Critical Response #1
Leyth Toubassy
Februrary 4th, 2023
Music 356 / CS470, Stanford University

Critical Resonse #1 - What do you (really) want from AI music generation
I think MusicLM is awesome. It presents a really cool way for people to create the music that they imagine (at least to an extent). From what I understand the algorithm uses a labeled database of samples, which on a larger scale seems really unwieldy to create. Fundamentally I think this kind of generative tool can help people not trained in art, to make their own. In today’s world many are forced into employment that they may not enjoy, and learning something like a musical instrument and music theory is a massive privilege that many don’t have the chance to explore, especially later in their lives. It’s a profoundly human desire to want to create, and for many they can’t afford to create the things their mind may want to. I think many in artistic communities can be incredibly snobby about inexperienced people wanting to create, saying things along the lines of that these people haven’t put in the work to make music or to paint. I think giving people tools that allow them to concretely be creative with little training is amazing, cause it really helps those who are creative but didn’t have the resources to learn. Something I’ve seen echoed a bit on the internet is the idea that because the person generating the art (be it music or an image or anything else) isn’t spending actual time doing it, it’s somehow invalid, and they must just be “too lazy” to learn how to do it properly. This totally ignores the fact that many in today’s world HAVE to work incredibly hard in incredibly boring menial jobs, and want some way to be creative in their off time without having to cram in even more work into their already exhausting days. One complaint though from these same people complaining about the laziness thing, is the fact that these algorithms often are training on people’s art without their consent. This is obviously very evident in the case of MusicLM where they immediately got hit with copyright issues. This really asks an interesting question in my mind, why is this different from a human looking at reference images, or getting stylistic inspiration from other sources? I believe that it is somehow, fundamentally different but I really cannot begin to explain why. One would never tell an artist that in order for their art to be legal or legitimate they must never see art in their lives ahead of time, that would be absolutely inane and ridiculous–so why do people expect these algorithms to generate completely from scratch? It also brings up the question of how much would you have to rearrange a wav file for it to be a new song or a new work? Certainly our feature artist is still very much the original song, but at what window size would this change? Surely if we went single sample by single sample and re-arranged them we could make it sound completely different, and there would be no way to reverse engineer the old song. If we created a new sound from scratch which just happened to be an “anagram of samples” of some other song (ie same exact set of samples in some other order), nobody would question it’s legitimacy, but if we started with one of the files and re-arranged it into the other, would this all of a sudden be an issue. It feels like some sort of unenforceable rule, is there some length of time where the audio chunks wouldn’t be recognizable? Would that even be the line?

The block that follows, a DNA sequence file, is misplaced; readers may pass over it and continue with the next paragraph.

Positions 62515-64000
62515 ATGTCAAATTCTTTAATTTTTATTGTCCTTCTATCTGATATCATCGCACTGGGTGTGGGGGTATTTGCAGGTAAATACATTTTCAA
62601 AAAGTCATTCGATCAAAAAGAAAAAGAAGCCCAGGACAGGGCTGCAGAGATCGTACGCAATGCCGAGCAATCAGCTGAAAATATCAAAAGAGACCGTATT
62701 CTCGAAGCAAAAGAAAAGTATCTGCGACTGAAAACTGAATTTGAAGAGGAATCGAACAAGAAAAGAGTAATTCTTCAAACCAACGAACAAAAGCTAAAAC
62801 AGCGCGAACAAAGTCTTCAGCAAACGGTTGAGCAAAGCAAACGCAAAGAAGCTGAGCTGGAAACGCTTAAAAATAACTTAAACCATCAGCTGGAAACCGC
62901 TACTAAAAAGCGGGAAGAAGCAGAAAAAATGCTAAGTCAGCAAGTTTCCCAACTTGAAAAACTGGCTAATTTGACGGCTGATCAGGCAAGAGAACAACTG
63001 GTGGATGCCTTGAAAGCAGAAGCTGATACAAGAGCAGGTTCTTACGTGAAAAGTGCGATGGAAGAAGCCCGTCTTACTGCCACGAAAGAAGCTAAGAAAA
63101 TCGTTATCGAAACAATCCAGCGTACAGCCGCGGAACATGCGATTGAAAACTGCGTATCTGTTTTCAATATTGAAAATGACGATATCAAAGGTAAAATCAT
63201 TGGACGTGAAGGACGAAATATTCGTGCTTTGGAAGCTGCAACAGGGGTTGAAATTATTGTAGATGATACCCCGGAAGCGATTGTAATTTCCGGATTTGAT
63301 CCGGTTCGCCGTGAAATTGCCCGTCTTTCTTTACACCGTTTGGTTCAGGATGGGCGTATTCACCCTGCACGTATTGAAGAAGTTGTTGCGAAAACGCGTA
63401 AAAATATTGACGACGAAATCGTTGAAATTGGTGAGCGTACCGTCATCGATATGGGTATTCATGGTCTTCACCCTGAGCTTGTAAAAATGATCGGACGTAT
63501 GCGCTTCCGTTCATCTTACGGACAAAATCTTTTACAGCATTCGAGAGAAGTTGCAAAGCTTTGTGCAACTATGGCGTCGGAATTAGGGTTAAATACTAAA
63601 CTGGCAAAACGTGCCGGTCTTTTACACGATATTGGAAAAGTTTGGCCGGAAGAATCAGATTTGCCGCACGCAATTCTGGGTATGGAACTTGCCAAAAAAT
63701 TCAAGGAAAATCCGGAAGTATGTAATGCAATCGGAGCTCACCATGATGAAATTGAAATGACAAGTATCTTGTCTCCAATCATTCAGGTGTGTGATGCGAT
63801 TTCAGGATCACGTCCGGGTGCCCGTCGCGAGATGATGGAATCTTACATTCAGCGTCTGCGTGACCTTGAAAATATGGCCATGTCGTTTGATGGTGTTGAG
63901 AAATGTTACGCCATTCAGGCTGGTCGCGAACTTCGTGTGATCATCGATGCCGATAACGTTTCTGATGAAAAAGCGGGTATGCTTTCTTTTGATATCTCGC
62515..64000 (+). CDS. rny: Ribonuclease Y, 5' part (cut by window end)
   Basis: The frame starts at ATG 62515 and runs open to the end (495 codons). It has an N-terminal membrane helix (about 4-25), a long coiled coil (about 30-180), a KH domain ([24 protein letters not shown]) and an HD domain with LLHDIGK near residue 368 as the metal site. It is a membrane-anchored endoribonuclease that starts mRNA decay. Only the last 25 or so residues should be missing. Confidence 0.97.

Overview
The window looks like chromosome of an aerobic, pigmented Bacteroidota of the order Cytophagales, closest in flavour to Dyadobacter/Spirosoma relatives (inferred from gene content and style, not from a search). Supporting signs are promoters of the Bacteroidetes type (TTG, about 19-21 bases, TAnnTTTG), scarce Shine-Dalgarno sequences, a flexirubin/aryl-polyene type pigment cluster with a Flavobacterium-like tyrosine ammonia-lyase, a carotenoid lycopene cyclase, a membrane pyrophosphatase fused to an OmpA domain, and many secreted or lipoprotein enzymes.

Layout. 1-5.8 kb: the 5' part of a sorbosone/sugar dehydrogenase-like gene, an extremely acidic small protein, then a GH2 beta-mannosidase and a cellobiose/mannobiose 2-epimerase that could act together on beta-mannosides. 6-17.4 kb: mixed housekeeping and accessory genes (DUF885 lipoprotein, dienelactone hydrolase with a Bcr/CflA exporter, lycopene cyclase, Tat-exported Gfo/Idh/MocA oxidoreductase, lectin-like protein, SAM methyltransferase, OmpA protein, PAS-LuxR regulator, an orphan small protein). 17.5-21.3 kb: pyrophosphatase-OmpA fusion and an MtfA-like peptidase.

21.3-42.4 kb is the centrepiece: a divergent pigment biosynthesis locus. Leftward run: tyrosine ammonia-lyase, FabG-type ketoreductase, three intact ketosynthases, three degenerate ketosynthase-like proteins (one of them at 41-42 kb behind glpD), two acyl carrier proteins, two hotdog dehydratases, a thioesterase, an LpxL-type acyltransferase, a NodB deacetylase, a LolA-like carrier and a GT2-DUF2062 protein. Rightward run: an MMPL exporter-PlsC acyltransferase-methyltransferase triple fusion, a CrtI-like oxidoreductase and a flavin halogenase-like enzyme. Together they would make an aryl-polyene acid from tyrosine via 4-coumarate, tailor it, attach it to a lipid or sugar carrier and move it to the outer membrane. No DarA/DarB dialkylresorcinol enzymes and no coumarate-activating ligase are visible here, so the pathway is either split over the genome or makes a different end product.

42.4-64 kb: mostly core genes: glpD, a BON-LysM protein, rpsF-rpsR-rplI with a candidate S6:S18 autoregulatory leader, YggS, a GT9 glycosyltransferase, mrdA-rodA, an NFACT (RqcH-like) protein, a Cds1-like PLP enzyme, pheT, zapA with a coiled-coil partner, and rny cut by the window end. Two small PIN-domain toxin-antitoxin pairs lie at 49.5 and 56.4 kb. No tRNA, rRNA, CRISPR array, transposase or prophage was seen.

Sorry for this very rambly response:
TLDR: Ai art allows those for whom artistic training is inaccessible to be creative, and at what point are two audio files no longer just mixes of eachother.